We’re back on the prairie in Nebraska to photograph Greater Prairie Chickens on the Switzer Ranch in Burwell, Nebraska. The Sibley Guide to Birds refers to the Greater Prairie Chicken as rare, local, and declining. It is considered a vulnerable species. A member of the grouse family, it was once abundant across the Great Plains but it is becoming rare and its population is decreasing although conservation efforts keep localized populations on native grasslands in the midwest thriving. One such area is run by Calamus Outfitters located on the Switzer Ranch. This is my third visit in as many years to the site. Early Tuesday morning before daylight we arrived at the blinds in the middle of the vast pasturelands of the ranch. Retired school buses, with the seats and window removed, serve as blinds. We set up our gear and waited for daylight surrounded by the sounds of the Prairie Chickens which carries across the prairie. The birds have elaborate mating rituals on leks, also known as booming grounds.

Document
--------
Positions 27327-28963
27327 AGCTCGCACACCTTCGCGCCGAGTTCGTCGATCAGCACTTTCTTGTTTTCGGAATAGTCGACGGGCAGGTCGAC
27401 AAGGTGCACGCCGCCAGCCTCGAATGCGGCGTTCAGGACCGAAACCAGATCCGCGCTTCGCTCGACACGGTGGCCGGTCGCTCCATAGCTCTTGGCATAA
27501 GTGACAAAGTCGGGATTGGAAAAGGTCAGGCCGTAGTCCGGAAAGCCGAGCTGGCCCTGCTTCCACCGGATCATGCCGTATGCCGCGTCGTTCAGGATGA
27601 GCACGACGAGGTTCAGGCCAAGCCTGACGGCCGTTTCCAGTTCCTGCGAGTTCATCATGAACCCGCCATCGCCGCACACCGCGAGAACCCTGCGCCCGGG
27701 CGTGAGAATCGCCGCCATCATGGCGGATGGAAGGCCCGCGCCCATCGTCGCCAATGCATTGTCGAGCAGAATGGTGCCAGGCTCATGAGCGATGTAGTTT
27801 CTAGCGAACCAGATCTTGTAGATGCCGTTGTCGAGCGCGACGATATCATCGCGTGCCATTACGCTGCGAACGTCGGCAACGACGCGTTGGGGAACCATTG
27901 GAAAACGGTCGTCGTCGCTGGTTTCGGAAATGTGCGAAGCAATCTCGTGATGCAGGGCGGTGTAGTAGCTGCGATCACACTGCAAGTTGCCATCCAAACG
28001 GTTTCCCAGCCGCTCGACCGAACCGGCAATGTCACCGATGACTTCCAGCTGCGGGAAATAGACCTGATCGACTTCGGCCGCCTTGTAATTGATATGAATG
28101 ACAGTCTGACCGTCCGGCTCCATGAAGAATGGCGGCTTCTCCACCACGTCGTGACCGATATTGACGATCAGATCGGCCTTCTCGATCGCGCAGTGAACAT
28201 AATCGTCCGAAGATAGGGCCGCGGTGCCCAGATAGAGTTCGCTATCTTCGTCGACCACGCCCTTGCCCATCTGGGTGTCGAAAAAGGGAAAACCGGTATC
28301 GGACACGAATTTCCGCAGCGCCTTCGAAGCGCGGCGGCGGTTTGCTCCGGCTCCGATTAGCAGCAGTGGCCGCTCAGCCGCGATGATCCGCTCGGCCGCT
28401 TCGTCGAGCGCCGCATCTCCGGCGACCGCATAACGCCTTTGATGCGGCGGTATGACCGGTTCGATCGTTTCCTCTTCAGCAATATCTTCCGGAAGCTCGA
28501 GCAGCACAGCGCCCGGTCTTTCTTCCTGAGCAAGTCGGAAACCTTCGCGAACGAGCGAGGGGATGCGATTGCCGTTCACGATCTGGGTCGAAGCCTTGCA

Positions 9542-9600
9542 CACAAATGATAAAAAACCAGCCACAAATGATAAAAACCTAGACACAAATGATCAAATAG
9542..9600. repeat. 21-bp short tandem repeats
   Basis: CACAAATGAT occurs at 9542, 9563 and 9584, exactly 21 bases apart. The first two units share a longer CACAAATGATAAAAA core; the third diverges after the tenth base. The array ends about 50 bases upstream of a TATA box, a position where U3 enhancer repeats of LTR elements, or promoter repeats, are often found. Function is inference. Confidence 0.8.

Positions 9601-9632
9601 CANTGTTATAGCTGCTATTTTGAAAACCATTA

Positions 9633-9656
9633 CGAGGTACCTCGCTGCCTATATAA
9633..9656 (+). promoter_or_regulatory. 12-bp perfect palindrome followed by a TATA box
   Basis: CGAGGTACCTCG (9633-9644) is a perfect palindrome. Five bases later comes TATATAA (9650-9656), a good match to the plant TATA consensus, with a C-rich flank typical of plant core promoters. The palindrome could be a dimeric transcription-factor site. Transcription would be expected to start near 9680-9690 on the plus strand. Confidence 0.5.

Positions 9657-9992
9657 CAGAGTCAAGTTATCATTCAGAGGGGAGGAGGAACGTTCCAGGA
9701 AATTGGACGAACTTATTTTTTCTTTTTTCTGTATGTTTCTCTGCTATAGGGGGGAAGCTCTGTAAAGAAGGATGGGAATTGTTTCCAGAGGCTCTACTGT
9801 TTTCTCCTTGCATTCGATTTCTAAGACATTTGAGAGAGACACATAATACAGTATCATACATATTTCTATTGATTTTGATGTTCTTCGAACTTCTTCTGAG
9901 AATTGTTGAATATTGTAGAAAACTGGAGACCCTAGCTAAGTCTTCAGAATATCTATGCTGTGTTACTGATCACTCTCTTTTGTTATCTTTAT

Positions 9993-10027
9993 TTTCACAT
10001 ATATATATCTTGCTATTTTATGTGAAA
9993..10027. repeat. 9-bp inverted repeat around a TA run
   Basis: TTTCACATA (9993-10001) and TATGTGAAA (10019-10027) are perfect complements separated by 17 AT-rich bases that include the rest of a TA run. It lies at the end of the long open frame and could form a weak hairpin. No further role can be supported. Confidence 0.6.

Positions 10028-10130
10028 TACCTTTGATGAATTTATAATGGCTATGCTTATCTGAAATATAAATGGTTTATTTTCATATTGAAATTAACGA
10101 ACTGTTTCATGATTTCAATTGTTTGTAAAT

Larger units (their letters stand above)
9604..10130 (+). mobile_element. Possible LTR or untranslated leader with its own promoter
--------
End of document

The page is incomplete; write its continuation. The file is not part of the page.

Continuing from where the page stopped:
Two male Greater Prairie Chickens face off on the booming ground. Nikon D5, Nikkor 500mm PF, 1.4 X Teleconverter.